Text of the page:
But your work doesn’t end there! Post-launch review and maintenance are essential aspects of digital product development. To stay relevant and competitive, your application needs to evolve continuously with new features and enhancements. And the best source for guidance is user feedback! By actively listening to your users, you can identify areas for improvement and implement updates accordingly. Additionally, focusing on specific product management metrics allows you to assess the performance and overall success of your product.

Why is it better to set some processes rigidly?

It’s generally advisable to stick to a well-worn path and set the digital product development processes rigidly. Changing the solution is usually not as easy as snapping your fingers, and can have an effect on some of the following areas:

1. Consistency & Quality

Following predefined steps and guidelines allows you to produce reliable and predictable results, maintaining a unified approach and standard across the development process.

2. Mitigating Risks

By adhering to established processes, a developer can identify and address potential issues early in the development cycle, reducing the likelihood of critical errors or security vulnerabilities.

3. Efficiency & Time Management

Well-defined processes provide a clear roadmap, eliminating guesswork and minimizing time wasted on unnecessary activities. They can help allocate resources effectively, estimate project timelines accurately, and facilitate better project management.

4. Collaboration & Communication

Rigid processes foster collaboration and communication among team members. When everyone follows the same guidelines and uses a common vocabulary, it becomes easier to share knowledge, understand each other’s work, and collaborate effectively. This is particularly important when working in distributed or cross-functional teams.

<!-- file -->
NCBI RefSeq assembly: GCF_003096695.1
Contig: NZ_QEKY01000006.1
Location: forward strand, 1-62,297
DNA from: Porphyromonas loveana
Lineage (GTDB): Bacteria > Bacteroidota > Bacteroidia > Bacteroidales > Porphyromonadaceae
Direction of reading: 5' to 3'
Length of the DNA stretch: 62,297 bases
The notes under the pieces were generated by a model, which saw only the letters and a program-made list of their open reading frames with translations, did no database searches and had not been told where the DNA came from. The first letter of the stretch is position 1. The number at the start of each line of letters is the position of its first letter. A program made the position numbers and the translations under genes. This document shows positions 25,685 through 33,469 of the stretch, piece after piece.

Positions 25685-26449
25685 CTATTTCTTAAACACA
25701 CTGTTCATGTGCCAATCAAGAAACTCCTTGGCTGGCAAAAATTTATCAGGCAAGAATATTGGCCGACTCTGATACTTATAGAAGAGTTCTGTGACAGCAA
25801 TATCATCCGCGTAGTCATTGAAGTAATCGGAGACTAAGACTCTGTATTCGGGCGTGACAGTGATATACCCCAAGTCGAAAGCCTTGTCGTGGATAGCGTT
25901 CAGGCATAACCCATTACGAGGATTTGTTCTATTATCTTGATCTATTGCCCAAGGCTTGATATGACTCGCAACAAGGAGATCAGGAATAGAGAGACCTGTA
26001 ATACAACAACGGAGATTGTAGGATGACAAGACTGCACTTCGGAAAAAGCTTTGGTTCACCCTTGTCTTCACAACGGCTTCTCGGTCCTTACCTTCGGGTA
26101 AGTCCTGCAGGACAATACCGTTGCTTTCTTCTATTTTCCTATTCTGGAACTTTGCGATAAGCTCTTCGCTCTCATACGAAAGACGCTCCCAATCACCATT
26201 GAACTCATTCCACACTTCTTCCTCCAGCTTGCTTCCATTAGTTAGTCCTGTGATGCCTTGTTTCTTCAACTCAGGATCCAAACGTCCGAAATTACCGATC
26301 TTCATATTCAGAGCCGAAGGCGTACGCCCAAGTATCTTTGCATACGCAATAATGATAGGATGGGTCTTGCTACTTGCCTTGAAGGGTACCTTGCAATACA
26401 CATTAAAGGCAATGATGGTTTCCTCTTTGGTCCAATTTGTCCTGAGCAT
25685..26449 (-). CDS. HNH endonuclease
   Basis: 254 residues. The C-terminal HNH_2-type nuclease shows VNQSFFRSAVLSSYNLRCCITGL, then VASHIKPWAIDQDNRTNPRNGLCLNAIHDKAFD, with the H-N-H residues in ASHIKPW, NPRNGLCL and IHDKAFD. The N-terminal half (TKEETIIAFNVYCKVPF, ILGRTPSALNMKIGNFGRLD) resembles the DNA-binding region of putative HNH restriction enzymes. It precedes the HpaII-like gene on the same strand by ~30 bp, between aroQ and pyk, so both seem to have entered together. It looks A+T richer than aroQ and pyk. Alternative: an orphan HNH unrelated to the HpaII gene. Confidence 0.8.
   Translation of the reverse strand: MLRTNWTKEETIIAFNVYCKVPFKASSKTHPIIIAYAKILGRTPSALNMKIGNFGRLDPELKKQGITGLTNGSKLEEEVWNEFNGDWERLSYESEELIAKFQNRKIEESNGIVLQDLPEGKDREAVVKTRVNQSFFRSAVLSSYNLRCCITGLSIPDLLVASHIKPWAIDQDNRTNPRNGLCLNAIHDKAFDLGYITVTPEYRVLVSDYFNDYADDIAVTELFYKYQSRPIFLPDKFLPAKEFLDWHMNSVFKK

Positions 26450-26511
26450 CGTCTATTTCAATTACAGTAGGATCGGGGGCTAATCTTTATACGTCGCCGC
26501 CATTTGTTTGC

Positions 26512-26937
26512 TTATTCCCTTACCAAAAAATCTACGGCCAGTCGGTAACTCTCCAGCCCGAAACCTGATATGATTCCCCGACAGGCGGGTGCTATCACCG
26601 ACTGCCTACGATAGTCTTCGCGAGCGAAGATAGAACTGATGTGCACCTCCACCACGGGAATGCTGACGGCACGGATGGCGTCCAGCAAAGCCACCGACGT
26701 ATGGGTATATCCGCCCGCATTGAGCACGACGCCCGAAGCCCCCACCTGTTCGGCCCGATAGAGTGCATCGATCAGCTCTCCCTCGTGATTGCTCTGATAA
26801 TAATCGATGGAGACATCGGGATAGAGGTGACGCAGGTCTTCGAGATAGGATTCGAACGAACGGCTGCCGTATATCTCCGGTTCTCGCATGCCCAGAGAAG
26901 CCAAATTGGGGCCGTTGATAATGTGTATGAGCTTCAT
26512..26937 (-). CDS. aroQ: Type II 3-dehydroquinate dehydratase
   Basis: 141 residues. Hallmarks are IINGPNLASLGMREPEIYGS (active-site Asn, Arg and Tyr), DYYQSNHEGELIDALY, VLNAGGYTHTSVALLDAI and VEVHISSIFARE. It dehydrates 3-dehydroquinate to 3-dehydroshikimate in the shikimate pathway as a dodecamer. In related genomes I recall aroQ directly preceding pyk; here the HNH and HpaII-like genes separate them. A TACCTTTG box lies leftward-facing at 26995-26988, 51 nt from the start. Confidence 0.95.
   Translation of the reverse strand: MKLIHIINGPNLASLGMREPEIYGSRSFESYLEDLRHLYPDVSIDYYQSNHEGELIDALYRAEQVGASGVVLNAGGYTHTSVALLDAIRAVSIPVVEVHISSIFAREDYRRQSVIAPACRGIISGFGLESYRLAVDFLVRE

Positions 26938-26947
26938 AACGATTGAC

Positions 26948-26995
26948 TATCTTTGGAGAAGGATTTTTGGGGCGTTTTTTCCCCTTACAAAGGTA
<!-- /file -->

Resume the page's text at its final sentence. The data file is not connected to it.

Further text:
5. Scalability & Maintainability

By establishing concrete coding standards, version control practices, and documentation requirements, it becomes easier to onboard new team members, maintain codebases, and introduce changes without causing disruptions or introducing unnecessary technical debt.

6. Compliance and Auditing

Certain industries, such as finance or healthcare, need to meet certain strict compliance and auditing requirements. Rigid processes ensure that the development process complies with relevant regulations and provides a trail of evidence for audits or inspections.

While sticking to well-known processes has its advantages, it’s sometimes necessary to strike a balance. An example can be agile methodologies which prioritize flexibility, adaptability, and iterative development. Depending on the project’s nature, it may be a good idea to blend rigid processes with more flexible approaches to accommodate changing requirements and promote continuous improvement.